A Knight’s Tale At 20 | Perpetually Rocking Us

I guess this is the time where we decide if Brian Hegeland’s A Knight’s Tale still holds up after twenty years. Well surprise, chumps and chumpettes: it never stopped holding up. It is the quiet cousin of the also-currently-having-its-20th-anniversary Shrek. It has always been there for you whether you realised it or not. It is perpetually threatening to Rock You in the best way possible.

And even though Shrek came to me as something of a lazy comparison, I guess it’s true in a few ways. They both took a clichéd story and twisted it into something refreshing and new: a medieval journey where the band of lovable misfits end up refashioning their world just a little, enough to make things better for themselves and maybe for other misfits.

Who knows? Was there a flurry of energy twenty years ago in filmmaking that is never to be repeated? (Note: there are almost certainly clear and definite answers to this question. They will hereby be ignored in favour of hand-wavy nostalgia.) All I know is with its mix of Queen and Bowie in its soundtrack, along with costume and haircuts that almost instantaneously transcended fashion trends (I’m thinking of Shannon Sossamon’s spiky-haired Jocelyn in particular), it seems like A Knight’s Tale was tailored to endure.

Following Heath Ledger’s William Thatcher as he attempts to “change his stars” and become a successful jouster despite his lowly origins, A Knight’s Tale ticks all the boxes for a rollicking adventure movie. Its got its tense and visceral jousting sequences, a cast of mischievous and loveable characters including Paul Bettany’s silver-tongued Chaucer who also happens to have a gambling problem. It also has just a wonderfully dislikeable villain in the shape of Rufus Sewell as the evil Count Adhemar, not to mention some very satisfying sports montaging.

I think this time around what also struck me was how, well, straight this whole film came across as, but crucially not in a toxic way, playing around as it does with the concept of women as trophies for men. As Ladyknightthebrave has pointed out in her video essay, William Thatcher may decide that he wants to “win” Jocelyn, but Jocelyn’s own declaration that in order to do so William must lose in competition shows where his priorities lie.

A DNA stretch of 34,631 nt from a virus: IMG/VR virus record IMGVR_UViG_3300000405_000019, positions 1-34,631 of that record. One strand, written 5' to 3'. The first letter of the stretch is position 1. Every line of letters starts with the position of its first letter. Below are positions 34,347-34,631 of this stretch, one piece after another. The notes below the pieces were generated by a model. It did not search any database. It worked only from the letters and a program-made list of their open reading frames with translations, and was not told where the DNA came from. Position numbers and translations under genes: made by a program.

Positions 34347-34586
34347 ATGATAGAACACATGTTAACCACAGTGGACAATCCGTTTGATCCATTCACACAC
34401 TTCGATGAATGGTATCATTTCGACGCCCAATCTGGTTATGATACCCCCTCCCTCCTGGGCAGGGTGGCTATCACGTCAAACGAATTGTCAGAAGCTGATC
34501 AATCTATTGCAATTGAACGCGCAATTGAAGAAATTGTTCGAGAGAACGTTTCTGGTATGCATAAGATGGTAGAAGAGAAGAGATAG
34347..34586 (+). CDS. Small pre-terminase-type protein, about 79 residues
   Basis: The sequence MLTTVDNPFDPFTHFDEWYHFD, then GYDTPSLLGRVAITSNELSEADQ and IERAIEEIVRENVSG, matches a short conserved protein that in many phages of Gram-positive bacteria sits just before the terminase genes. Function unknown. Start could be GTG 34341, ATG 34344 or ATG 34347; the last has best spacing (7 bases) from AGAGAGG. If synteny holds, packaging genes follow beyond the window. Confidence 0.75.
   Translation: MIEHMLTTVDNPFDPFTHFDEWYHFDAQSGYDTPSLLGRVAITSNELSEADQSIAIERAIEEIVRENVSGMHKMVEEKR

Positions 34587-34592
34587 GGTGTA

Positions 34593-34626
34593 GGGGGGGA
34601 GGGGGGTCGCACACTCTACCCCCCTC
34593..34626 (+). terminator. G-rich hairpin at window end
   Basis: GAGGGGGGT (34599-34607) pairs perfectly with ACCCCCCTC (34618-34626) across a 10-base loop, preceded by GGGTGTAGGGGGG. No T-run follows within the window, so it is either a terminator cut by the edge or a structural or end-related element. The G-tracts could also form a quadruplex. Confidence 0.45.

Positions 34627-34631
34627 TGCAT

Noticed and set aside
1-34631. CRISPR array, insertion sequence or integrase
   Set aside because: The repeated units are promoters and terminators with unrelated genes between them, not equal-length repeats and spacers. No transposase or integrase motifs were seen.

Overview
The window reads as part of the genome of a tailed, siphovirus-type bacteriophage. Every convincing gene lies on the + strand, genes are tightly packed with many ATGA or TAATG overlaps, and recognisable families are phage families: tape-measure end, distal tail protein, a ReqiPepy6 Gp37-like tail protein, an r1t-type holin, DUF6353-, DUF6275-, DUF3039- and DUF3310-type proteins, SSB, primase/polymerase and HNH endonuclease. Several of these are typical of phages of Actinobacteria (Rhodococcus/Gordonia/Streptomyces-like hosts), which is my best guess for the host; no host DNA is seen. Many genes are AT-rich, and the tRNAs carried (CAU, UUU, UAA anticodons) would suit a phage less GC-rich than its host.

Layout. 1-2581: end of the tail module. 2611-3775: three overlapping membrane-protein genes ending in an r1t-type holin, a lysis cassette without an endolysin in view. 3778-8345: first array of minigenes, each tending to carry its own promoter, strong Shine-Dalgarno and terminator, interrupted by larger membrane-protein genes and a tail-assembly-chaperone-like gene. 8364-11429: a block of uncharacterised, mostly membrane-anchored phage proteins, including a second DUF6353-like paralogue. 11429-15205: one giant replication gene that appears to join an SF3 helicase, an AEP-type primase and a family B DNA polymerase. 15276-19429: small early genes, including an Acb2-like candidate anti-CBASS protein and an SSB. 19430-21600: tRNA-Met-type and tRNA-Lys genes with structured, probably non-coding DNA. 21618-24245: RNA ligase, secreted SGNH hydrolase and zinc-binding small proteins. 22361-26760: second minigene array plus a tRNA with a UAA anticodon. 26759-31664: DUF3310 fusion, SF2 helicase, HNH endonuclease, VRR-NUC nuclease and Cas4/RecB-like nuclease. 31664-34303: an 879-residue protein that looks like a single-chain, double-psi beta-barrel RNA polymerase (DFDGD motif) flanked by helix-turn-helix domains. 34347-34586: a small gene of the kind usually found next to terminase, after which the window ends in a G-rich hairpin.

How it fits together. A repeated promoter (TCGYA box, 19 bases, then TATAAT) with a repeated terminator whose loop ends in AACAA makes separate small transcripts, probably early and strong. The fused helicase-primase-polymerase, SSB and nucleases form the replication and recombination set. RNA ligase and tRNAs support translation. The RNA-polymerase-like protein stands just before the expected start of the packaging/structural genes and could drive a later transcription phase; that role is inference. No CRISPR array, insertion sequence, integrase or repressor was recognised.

Of course, maybe the film goes a little overboard in letting William get injured in the process…but we can’t say it’s not a lesson he learns well. So, this time around, A Knight’s Tale reminded me that healthy heterosexual relationships can be done and done well in cinema which was a rather pleasant suprise. Maybe it’s the minimum we should expect but heck, it’s still just very nice to see it here.

A Knight’s Tale is one of the films I remember walking out into the carpark of Stillorgan’s Ormonde cinema after. I was speechless and still in awe of what I’d just seen. The good guys have come up trumps against all the odds, thanks to the power of friendship. Count Adhemar has had his ass handed to him. And, indeed, it was the masterful shot of William and his band of merry (mainly) men standing in a circle over Adhemar, who has just been de-throned in the film’s final jousting sequence, that still stood out in my mind. And it’s no wonder my mind was still blown: Ladyknightthebrave points out that the reason that the earth below Adhemar looks so strange is because he hasn’t even hit the ground yet. That’s pretty neat. (Yes, you should watch her video, in case it isn’t clear already).

I think I still feel a little bit of that awe each time I watch it. There’s something different to appreciate each time I watch it, not to mention it’s a lot of fun. And knowing that Heath Ledger had a great time filming it that makes the experience even more special. And there is one other thing that remains certain to me: if we could all come together, just once, to do the Golden Years dance, that would solve so many of our problems.

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